The treatment is not a pill or liquid to be taken regularly, scientists hope it is a powerful weapon with a reserve in the man who
with a one-time
procedure teaches the immune system
to to treat.
Ideally – for a lifetime. This is a type of immune therapy in which white blood cells are taken from the patient's blood to reprogram them to "see" the hidden cancer cells and attack them in their vulnerable position.
The whole process takes about 16 weeks. The "captured" millions of lymphocytes are frozen and transported to a super-technological laboratory. There they are genetically reformatted to & # 39; invisible & # 39; to detect cancer cells and attack specific proteins on their surface. Modified T lymphocytes, called chimeric antigen receptor cells, are then reinfused into the patient's veins. If everything goes well, they multiply and start to destroy the cancer. Because remodeling lymphocytes are taken from the patient's own body, there is no need for anti-rejection drugs that are needed after a classical transplant.
However, when T-lymphocytes begin to attack tumor cells, amount of cytokines. They are signaling molecules with an important role in cell communication
A cytokine tsunami
that causes a strong temperature rise to critical values and drastic blood drops. This is the most dramatic moment. But the therapy, say the oncologists, extends the limits of cancer treatment to the horizon
Emily Whitehead is the symbol of hope for success. She was diagnosed with acute lymphoblastic leukemia in May 2010 when she was only 5 years old. In fact, this is the age at which the disease shows its first peak, the second about 20 years ago. Children with her fate have an 85 to 90% chance of being cured with the therapies imposed over the past 30 years. However, Emily gets a relapse and the therapy does not work anymore. Doctors plan the last option: a bone marrow transplant that purely medically represents the infusion of healthy hematopoietic cells. A few weeks before the intervention, the disease becomes so aggressive that the transplantation becomes unthinkable. Doctors say that nothing can be done anymore. Parents Tom and Kari understand the ultimate opportunity that gives some hope for their child – a new revolutionary treatment called T-cell therapy experimenting with the children's hospital in Philadelphia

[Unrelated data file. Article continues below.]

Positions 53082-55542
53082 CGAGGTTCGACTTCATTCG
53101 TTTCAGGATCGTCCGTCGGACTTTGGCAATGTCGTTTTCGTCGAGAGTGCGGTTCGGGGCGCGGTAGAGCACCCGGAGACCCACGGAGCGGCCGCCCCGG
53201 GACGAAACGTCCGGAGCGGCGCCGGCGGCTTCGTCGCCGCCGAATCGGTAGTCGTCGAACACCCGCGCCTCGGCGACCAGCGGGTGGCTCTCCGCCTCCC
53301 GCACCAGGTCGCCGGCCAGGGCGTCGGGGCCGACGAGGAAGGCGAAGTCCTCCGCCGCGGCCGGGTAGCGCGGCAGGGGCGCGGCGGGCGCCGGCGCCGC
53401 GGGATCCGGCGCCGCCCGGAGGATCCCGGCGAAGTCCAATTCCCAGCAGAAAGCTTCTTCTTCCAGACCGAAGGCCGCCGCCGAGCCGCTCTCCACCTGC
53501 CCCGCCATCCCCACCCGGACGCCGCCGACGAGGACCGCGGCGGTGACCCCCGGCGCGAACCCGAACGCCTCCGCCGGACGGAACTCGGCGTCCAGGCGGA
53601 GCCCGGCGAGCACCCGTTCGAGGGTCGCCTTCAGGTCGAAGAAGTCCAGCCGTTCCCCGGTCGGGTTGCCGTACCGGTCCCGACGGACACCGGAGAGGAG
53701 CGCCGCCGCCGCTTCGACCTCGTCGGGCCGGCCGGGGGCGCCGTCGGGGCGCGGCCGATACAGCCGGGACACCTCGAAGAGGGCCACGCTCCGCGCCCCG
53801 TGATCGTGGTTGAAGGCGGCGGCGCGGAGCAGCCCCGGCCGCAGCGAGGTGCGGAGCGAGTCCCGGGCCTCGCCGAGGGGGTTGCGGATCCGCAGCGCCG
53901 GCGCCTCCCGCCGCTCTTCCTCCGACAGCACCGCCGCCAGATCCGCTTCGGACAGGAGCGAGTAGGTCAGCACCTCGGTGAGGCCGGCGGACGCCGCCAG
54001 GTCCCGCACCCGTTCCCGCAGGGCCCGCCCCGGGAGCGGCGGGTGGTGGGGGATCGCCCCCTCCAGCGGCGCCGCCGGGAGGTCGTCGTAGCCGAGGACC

In April 2012 Emily was included in a clinical trial of the risky phase I and
was the first child in the world
with an immune system,
fight against cancer
The first reaction to the treatment is dramatic, the child runs terribly empty, more than 40 degrees and falls into a coma for 14 days. Doctors prepare the family for the worst – they give less than 1 per 1,000 Emily chance to survive the cytotoxic tsunami and the high amount of inflammatory proteins in the blood, which can lead to organ failure due to a thousand fold increase in one of the cytokines – interleukin-6. But the lead researcher has the idea of using a drug that can lower interleukin – his daughter takes it for rheumatoid arthritis. It was never used to Emily's crisis, but there was nothing to lose in her condition.
The movement turned out to be genius. Emily begins to recover within 12 hours. Later, the algorithm also works with other patients. Therefore, one of the conditions for administering the therapy is that the team has the drug that can control the side effects. In addition, clinics must be specifically
for the application of
and physicians for further training. Oncologists believe that knowing the possible complications and ways to control them significantly reduces the risk of poor development. The treatment was approved in 2017 by the Food and Drug Administration to combat certain types of cancer, making it the first authorized gene therapy. For the institution, the data are based on research data: of the 52 patients whose results were analyzed, 83% had complete remission, indicating that their cancer had disappeared. Most have experienced serious side effects, but almost all have been restored. Long term prognosis can not yet be given, so the agency recommends that patients receiving such therapy be observed for 15 years.
Emily's treatment gained worldwide attention after her story appeared in the New York Times "
The scientist at the University of Pennsylvania
Dr. Karl Jun,
leader of the
team, the most influential
figures for 2018
in the Times Magazine rankings are among the 100
and he received a new admission on Wednesday.The World Agencies announced that it was one of the three new laureates were from the award in the authoritative medical center in Albany, distinguishing the doctrine of his contribution to cancer research and the application of new promising therapies for the treatment of leukemia